President Barack Obama sits with Speaker of the House John Boehner in a file photo from November. (Pool/Getty Images)
Susan Davis -- USA TODAY
WASHINGTON - Congress moved the nation closer to a government shutdown on Tuesday as House Republicans voted early Sunday 231-192 to advance a stopgap spending measure to delay implementation of President Obama's health care law for one year.
"We will do our job and send this bill over, and then it's up to the Senate to pass it and stop a government shutdown," House GOP leaders said in a joint statement.
The House voted just past midnight Saturday following a day of vigorous debate over the Affordable Care Act, which begins open enrollment on Oct. 1.
House Minority Whip Steny Hoyer, D-Md., countered that the public had litigated the healthcare law in 2012 with the re-election of Obama and accused Republicans of "rampant irresponsibility" that increased the prospects of an Oct. 1 shutdown.
"By the way, we won this debate in the election," Hoyer said on the House floor, "But (Republicans) refuse to accept the results of the election."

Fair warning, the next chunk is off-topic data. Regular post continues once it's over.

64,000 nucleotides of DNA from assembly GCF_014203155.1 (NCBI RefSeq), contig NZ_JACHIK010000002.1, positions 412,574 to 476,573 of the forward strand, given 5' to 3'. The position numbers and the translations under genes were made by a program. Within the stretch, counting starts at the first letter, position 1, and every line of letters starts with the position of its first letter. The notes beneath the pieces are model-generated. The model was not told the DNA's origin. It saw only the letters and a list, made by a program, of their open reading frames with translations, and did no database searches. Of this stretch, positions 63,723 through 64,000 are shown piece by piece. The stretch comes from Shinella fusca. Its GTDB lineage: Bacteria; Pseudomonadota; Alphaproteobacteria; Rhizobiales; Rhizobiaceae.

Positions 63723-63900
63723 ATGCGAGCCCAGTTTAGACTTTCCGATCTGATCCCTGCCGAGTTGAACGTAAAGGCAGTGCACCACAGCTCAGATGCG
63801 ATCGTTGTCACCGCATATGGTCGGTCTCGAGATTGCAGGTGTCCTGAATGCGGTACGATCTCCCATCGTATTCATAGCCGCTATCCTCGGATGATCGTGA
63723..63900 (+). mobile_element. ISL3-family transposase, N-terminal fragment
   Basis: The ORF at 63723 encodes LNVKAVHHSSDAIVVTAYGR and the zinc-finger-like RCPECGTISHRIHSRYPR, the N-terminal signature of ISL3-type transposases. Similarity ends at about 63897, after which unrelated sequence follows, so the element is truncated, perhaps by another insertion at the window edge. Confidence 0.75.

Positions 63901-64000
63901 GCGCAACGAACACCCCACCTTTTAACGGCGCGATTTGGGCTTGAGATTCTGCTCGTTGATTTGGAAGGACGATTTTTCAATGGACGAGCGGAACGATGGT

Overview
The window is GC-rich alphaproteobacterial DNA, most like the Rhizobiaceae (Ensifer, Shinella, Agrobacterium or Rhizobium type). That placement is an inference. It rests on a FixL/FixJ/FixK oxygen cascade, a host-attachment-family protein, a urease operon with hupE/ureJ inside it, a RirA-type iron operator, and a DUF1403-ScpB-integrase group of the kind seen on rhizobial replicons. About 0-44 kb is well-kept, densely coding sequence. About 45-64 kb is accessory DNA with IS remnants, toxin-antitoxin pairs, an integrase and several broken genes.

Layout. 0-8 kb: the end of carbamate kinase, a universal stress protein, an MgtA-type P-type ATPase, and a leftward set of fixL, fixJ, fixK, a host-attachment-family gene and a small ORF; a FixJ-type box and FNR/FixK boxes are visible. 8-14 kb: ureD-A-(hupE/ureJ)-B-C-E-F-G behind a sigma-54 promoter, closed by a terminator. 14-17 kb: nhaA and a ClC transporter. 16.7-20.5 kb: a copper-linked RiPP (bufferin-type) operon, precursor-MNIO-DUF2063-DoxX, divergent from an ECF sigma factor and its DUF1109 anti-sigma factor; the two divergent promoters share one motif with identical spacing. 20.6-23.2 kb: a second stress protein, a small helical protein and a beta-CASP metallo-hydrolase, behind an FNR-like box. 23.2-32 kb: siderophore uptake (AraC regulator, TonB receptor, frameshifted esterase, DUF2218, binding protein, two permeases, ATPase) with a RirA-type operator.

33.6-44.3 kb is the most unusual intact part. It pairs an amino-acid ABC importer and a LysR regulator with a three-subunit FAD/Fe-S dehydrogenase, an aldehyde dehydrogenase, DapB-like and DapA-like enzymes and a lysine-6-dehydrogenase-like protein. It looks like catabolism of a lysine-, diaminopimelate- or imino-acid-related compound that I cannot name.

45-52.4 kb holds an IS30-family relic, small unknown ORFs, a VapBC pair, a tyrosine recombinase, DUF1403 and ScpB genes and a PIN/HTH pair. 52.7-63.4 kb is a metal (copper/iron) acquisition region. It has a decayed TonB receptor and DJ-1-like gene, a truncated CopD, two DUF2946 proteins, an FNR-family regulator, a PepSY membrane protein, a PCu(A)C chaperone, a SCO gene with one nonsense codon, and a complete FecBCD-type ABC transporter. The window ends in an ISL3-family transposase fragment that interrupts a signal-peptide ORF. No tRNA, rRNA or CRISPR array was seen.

The House also voted 248-174 to repeal a 2.3% tax on medical devices enacted to help pay for implementation of the law.
The House also voted unanimously on a separate measure to ensure that the U.S. military continues to get paid if the government shuts down. Because no annual spending bills have been enacted, a shutdown would stop the flow of paychecks to troops.
Members of Congress, however, would continue to be paid if a shutdown occurs.
But the House GOP amendments affecting the Affordable Care Act face certain defeat in the Senate, where Senate Majority Leader Harry Reid, D-Nev., said he will not support any bill that dismantles the law. Obama also said he would veto any such bill in the unlikely event it reaches his desk.
In a statement, Reid called the House's action "pointless" and reiterated that the Senate will reject the GOP's latest version of the stopgap bill.
"After weeks of futile political games from Republicans, we are still at square one: Republicans must decide whether to pass the Senate's clean (bill), or force a Republican government shutdown," Reid said.